It’s never been All Over Now. Not remotely. Not even during the tiffs and the tragedies which have occasionally dogged their reign at the very top of the musical tree.
All Over Now? Far from it. No, they’ve been truer to their first-ever top ten hit Not Fade Away.
But with the news that drummer Charlie Watts is likely to miss the band's forthcoming US tour, it’s difficult not to ponder that other great hit from their very early days, The Last Time.
Could this actually be The Last Time? Heaven help us if it is. Fortunately the signs are promising.
Watts is recovering from an unspecified medical procedure. “For once my timing has been a little off,” the 80-year-old quipped. And Mick Jagger has been quick to say the band was looking forward to welcoming Watts back “as soon as he is fully recovered.”
Thank goodness for that. Time Is On My Side, they used to sing and probably will still, and astonishingly, incredibly, it looks like that might yet be the case.
Time’s nibbling away at them, and already they have withstood far more than any band has got any right to withstand, but for the moment, let’s try to breathe easy.
The simple fact remains. Life without The Stones is unimaginable. Or my life at least, plus that of countless of millions of others, of course.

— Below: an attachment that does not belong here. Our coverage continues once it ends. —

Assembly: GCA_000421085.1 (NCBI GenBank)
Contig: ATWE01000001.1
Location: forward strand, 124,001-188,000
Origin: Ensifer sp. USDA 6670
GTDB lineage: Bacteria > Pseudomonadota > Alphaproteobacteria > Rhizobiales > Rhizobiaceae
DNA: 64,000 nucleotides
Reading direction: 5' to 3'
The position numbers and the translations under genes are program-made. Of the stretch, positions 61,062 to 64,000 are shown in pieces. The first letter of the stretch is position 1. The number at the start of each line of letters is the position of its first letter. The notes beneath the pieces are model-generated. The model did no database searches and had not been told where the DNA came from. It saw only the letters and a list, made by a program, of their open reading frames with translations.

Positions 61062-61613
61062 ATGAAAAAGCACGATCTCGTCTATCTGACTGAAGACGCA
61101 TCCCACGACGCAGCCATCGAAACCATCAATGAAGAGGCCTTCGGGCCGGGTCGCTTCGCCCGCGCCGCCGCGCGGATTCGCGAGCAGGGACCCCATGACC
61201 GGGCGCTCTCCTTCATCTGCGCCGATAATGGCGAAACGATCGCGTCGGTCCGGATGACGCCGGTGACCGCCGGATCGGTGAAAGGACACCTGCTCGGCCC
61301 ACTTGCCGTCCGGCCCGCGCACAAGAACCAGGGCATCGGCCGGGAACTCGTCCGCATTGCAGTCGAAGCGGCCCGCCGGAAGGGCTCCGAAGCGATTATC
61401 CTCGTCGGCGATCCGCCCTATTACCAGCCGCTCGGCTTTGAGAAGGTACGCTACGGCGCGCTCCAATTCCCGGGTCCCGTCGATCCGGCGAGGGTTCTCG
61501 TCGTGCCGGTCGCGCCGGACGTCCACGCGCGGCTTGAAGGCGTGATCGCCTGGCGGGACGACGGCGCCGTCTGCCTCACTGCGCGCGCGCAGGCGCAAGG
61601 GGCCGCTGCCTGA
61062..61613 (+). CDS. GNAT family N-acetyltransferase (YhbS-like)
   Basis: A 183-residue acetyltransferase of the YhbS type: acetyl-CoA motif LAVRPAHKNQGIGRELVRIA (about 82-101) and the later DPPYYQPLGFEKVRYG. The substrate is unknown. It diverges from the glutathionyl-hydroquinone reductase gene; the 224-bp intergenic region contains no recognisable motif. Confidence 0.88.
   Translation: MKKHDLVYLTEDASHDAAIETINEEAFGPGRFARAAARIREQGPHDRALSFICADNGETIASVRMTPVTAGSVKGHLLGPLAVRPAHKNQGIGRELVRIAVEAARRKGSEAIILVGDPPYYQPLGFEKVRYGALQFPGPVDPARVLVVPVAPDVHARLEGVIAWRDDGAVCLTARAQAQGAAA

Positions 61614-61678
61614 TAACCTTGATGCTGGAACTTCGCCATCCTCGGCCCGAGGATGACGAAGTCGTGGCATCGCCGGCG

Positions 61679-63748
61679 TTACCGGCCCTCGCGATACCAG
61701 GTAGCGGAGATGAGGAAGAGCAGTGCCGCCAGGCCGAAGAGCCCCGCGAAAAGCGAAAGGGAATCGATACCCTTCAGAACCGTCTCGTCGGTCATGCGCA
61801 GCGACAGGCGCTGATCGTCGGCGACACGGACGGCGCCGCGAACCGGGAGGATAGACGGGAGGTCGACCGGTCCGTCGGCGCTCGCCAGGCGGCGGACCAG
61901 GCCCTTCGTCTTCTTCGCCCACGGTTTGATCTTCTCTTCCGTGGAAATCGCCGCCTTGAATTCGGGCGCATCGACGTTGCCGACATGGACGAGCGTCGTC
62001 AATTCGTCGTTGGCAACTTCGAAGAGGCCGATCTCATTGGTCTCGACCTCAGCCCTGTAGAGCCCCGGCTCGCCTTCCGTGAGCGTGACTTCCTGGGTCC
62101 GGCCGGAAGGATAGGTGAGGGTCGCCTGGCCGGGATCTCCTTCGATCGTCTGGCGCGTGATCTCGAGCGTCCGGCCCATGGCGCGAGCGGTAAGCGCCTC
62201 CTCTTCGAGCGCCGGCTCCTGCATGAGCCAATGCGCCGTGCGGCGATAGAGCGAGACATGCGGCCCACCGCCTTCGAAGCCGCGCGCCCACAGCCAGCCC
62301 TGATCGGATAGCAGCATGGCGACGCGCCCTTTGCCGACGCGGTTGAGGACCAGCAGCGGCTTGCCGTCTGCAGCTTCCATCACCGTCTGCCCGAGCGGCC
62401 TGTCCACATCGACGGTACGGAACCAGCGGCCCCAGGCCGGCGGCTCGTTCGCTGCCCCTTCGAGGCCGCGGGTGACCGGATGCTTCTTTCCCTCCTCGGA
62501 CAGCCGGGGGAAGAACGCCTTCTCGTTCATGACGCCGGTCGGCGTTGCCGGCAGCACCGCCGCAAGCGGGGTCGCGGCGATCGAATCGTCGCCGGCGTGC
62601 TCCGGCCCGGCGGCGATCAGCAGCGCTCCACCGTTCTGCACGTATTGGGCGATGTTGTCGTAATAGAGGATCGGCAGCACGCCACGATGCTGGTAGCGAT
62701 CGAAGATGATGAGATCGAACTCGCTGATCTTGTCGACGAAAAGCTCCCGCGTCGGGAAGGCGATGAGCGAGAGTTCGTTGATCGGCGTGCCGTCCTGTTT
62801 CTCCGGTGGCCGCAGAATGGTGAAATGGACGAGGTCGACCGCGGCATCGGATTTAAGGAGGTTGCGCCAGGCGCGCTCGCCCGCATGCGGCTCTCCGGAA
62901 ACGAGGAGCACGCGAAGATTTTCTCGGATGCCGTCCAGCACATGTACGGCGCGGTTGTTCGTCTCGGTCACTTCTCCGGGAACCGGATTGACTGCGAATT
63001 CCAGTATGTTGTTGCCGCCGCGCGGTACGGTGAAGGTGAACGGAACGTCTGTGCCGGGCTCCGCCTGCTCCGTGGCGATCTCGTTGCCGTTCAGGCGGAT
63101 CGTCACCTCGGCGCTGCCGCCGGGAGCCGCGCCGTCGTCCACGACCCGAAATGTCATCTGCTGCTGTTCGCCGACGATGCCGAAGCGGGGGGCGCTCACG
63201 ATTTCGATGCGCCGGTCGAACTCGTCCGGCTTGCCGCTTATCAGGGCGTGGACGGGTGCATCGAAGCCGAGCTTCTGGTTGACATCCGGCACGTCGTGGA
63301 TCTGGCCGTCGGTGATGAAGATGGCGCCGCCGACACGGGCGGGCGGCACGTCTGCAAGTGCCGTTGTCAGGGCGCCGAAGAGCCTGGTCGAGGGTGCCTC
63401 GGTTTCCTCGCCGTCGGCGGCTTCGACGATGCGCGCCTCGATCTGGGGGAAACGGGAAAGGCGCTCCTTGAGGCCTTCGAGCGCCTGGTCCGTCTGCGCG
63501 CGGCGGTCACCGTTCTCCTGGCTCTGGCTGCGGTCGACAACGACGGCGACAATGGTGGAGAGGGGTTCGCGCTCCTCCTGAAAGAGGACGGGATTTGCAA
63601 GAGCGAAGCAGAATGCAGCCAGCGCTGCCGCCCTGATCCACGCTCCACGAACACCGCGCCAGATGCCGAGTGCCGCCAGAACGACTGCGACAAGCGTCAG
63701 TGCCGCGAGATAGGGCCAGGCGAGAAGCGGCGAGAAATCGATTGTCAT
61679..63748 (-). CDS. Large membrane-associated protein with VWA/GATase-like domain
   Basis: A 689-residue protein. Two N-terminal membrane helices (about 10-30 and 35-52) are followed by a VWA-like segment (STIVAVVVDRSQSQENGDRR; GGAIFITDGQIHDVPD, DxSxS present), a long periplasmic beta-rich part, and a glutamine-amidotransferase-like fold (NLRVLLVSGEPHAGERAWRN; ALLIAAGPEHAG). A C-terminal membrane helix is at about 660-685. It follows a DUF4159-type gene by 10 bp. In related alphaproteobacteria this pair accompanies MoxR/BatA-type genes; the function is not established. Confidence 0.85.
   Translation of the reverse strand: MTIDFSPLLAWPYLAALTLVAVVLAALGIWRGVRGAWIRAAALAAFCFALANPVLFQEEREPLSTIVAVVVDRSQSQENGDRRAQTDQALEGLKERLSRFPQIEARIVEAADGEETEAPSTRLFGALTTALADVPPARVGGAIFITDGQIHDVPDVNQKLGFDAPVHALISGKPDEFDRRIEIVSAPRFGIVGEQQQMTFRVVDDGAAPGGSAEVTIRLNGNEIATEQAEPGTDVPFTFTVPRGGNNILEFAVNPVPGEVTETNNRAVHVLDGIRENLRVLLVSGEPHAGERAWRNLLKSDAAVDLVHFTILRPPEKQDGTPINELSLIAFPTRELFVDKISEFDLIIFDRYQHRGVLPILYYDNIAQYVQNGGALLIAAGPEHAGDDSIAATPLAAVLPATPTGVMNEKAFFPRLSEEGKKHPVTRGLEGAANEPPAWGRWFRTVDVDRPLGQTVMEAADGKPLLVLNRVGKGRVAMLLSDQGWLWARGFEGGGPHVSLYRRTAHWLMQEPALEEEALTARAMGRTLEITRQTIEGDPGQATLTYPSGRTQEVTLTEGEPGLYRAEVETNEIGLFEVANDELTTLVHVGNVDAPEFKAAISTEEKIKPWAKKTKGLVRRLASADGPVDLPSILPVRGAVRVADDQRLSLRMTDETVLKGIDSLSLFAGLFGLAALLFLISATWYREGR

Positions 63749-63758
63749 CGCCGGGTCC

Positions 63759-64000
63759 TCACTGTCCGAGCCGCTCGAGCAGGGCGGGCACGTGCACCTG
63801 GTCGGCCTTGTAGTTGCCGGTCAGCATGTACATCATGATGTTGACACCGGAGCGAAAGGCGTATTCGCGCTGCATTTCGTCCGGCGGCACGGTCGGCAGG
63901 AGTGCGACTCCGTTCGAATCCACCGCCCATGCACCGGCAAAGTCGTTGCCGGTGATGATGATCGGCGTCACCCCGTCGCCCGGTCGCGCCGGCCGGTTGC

It’s pretty much impossible to put into words what The Rolling Stones mean to me, but maybe one gruesome moment gets closer than any other to summing up just how much they inhabit my heart and soul and always have done.
Weird things go through your mind when you think your number’s up – things that sum you up completely.
I was stabbed and kicked in a vicious mugging in South Africa a few years ago. You can read about it in my book Outrunning The Demons (Bloomsbury, 2019).
As I lay on a Cape Town pavement, watching the blood pool around me, fighting the urge to shut my eyes, I found myself thinking “So that’s that, then.”
And with that thought came the consolation: “At least I am wearing my favourite Rolling Stones T-shirt.”
It mattered in that moment – just as the Stones have mattered all my life and mattered hugely.
The T-shirt, a present from my daughter Laura, has been my protection ever since. I mean, you’d have to be seriously unlucky to get stabbed twice while wearing exactly the same T-shirt, wouldn’t you?
And three years ago, two years after the stabbing, I was thrilled to wear that self-same T-shirt in their presence. Possibly they didn’t notice.
But the occasion was the most recent time I have seen the Stones live, Southampton, May 2018, two years after the knifing and a remarkable 36 years after I saw them for the first time.
I still hold out the hope that it won’t be The Last Time.
I have seen them nine times now, and it feels like – in a mind that remembers less and less – I can still remember virtually every moment.
The first time was Friday, June 25 1982, one of those days that, even as I lived it, I knew I would remember in glowing, radiant detail for the rest of my life. It was the last day of my A-levels, and my brother, then a medical student in London, had managed to get us tickets to see The Stones at the old Wembley stadium.